Bank corporate governance in Sri Lanka: A survey

Nishani Ekanayake, Karim Sorour, Stan Oliver

Research output: Contribution to conferencePaper


The main objective of this study is to investigate bank corporate governance practices in Sri Lankan banking sector using a grounded theory methodology. The study tries to understand corporate governance as a context-based phenomenon, through shared experiences and interpretations of social and cultural factors in the considered context. The findings will challenge the mainstream theories of corporate governance in light of its inability in identifying key elements which are fundamentally reside in the construction of corporate governance process which goes beyond economic and legal perspectives. A survey was utilized in this grounded theory study to improve the verification and accuracy of evidence in a more flexible manner to enable further theory generation. Therefore, this paper is based on a survey and pilot interviews which was conducted at the early stage of the research with an aim of generating contextual sensitivity for a wider phenomenon of corporate governance and to enlighten question formulation in subsequent semi-structured interviews. Three pilot interviews were conducted and survey questionnaire was collected from 25 participants. These participants represent 10 banking institutions, Central bank, international rating organisation, bank primary dealer and a media company. Survey results were analysed using frequency tables and the findings were enriched with the aid of pilot interviews. The study addressed corporate governance issues related to three broad categories namely: board structure and practices, internal controls and corporate culture. Findings revealed that the existing corporate governance practices in banking institutions to a greater extent are affected by the corporate culture and political patronage in the country. Main issues identified in the survey are: ineffective sanctions on non-compliance, lack of auditor’s expertise and independence, improper political influence on bank affairs, controlling shareholders influence, conflict of interest at the board level and less transparent procedure for the selection of directors. Further, it was revealed that corporate governance practices vastly differ between private and public banks. However, high compliance can be seen among banks for the mandated requirements of corporate government. The study brought different insights about the context, resulting in approaching different research participants which was informed by theoretical sampling and designing the subsequent interview guide with a narrowed research focus. Findings confirmed the feasibility of the main study and its usefulness in providing greater sensitivity to identify the context specific factors that influence the corporate governance practices of banking institutions in Sri Lanka.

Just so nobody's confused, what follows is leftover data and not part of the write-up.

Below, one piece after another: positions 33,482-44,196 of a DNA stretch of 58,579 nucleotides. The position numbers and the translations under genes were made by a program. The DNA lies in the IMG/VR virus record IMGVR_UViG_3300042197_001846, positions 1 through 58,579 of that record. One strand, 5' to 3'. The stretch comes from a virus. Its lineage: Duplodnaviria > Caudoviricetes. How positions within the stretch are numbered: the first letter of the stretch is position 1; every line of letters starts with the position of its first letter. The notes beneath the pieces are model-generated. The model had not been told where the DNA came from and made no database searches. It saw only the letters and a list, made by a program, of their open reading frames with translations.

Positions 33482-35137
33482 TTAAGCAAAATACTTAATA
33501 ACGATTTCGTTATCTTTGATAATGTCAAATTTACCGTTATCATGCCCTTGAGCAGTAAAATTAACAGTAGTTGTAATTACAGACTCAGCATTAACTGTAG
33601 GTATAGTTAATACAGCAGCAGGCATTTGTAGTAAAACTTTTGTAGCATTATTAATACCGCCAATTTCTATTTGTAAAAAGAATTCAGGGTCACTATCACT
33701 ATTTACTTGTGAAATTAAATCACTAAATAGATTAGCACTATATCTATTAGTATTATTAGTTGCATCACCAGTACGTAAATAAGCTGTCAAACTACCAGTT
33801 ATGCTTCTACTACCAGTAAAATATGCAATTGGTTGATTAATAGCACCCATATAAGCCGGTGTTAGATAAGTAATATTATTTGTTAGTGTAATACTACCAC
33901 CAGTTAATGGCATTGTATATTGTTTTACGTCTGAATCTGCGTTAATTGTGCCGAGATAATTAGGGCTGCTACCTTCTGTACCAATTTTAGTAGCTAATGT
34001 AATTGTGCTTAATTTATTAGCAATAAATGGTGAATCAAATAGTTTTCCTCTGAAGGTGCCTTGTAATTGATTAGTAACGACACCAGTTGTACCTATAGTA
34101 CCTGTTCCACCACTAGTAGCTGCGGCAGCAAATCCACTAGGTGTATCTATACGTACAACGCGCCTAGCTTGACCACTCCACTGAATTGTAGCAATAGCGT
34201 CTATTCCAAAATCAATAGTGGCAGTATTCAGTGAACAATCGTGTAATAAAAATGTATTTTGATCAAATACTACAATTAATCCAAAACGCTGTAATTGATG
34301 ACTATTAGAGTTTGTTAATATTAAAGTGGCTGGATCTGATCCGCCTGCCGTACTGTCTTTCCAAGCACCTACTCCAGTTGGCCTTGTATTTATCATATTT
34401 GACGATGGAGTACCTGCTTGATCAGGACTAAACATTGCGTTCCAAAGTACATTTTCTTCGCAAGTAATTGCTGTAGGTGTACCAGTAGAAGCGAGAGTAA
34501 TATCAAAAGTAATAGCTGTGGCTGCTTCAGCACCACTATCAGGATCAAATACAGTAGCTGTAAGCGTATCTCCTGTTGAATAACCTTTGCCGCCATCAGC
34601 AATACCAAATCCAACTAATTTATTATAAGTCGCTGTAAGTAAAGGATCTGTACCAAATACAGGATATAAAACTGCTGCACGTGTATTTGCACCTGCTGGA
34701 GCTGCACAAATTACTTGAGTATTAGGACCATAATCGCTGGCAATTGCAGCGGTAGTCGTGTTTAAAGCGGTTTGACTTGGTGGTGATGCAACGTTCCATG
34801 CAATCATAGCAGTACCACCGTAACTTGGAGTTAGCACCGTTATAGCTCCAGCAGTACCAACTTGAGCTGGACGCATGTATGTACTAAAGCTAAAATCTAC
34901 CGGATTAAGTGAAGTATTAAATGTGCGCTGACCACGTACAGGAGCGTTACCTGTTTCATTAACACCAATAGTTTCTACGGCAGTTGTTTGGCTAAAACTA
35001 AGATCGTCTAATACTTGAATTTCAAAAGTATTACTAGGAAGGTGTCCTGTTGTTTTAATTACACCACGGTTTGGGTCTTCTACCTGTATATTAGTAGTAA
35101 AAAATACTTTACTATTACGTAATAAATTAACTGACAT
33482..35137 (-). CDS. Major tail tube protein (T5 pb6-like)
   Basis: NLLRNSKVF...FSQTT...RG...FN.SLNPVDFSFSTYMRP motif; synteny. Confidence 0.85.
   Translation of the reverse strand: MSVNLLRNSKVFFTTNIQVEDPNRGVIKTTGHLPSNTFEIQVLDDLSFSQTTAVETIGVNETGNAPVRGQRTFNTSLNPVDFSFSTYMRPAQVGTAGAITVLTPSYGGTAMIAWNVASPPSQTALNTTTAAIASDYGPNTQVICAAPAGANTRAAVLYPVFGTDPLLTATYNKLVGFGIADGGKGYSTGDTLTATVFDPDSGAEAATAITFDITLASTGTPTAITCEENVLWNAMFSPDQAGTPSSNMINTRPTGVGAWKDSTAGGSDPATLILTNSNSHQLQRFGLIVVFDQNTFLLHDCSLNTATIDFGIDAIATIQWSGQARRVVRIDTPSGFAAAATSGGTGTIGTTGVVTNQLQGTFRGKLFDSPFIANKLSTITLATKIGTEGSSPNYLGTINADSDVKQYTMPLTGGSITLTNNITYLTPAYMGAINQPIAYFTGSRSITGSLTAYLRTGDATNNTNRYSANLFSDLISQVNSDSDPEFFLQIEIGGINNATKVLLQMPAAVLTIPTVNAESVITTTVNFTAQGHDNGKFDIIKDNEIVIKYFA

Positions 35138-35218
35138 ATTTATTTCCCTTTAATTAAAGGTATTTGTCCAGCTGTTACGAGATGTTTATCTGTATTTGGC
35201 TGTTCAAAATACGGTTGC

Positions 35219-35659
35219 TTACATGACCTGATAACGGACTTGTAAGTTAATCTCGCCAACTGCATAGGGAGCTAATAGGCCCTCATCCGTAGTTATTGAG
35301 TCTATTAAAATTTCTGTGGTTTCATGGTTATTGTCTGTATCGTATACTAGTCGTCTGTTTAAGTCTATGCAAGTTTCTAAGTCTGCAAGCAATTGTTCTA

Original languageEnglish
Number of pages16
Publication statusPublished - 27 Jun 2018
EventEmerging Scholars Colloquium of the 1st Accounting and Accountability in Emerging Economies (AAEE) Conference - University of Essex, Essex, United Kingdom
Duration: 27 Jun 201829 Jun 2018


ConferenceEmerging Scholars Colloquium of the 1st Accounting and Accountability in Emerging Economies (AAEE) Conference
Country/TerritoryUnited Kingdom


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